A memo uncovered in Ronald Reagan’s Federal Bureau of Investigation file reveals the FBI’s concerns that the 1964 film “Seven Days in May,” which depicted an aborted military coup of the U.S. government, would be used as Communist propaganda - and was therefore “harmful to our Armed Forces and Nation.”
After discovering the Soviet Army’s 1948 borscht recipe in the Central Intelligence Agency archives last month, we challenged our readers to try and make the sour soup themselves. While David and Shannon Perry made a slightly scaled-back version in an outdoor firepit, food historian - and professional fermenter - Julia Skinner adapted the recipe for home kitchens.
The Federal Bureau of Investigation’s COINTELPRO investigation of Ramparts magazine appears to have been sparked by a combination of their exposés on Central Intelligence Agency, their contacts at press outlets like the Soviet-controlled TASS, and their interviews with foreign leaders and officials. The Bureau described these interviews as placing the Ramparts reporters as being “under the guidance of Egyptian propaganda and intelligence personnel” and felt that “the average reader” would see the resulting article as “pro-Nasser, anti-Israel and anti-U.S.” For the FBI’s San Francisco Field Office, this perception created an opportunity for the Bureau to sow dissent among Rampart’s staff, subscribers, and donors.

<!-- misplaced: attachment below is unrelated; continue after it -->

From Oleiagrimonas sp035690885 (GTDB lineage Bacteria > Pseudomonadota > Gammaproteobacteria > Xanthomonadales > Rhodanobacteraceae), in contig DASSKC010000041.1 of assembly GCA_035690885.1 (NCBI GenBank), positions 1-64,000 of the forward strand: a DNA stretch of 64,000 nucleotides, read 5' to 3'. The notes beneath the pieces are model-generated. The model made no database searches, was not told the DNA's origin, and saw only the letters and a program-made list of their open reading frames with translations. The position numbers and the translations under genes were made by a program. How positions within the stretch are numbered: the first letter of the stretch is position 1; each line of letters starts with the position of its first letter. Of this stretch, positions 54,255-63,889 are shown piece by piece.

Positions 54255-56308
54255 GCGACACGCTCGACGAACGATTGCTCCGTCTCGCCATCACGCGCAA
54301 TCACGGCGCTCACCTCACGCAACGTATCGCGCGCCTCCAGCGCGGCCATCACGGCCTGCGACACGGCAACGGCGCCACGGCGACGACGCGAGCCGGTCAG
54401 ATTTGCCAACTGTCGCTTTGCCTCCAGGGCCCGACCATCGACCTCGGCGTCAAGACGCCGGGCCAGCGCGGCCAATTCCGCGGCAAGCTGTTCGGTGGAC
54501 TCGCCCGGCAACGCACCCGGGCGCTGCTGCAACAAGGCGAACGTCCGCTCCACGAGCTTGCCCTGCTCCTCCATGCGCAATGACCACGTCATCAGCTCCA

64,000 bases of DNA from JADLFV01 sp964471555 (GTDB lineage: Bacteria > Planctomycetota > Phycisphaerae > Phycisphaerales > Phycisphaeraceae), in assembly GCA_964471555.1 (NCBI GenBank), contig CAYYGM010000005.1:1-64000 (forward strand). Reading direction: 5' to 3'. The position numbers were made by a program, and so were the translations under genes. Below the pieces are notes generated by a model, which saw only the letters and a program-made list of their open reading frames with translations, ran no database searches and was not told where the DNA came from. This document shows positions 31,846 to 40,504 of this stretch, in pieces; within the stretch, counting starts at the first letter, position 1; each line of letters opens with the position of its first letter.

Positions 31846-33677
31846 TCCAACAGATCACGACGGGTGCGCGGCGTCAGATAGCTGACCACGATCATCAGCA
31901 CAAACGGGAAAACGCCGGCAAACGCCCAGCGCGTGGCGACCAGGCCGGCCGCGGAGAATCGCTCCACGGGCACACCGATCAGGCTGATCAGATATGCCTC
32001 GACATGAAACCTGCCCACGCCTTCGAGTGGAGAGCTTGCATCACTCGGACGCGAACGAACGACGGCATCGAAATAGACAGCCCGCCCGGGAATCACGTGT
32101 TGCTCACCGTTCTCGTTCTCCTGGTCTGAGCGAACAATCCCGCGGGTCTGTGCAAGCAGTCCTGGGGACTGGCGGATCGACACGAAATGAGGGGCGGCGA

For as long as it’s existed, the Central Intelligence Agency has used Open Source Intelligence (OSINT) in its hunt for information that could serve as fuel for its analysis. This often meant simply reading major foreign newspapers, and monitoring for trends. When it came to understanding foreign cultural movements, CIA took it a step further - they studied the political cartoons of foreign countries. Cartoons that were essentially memes.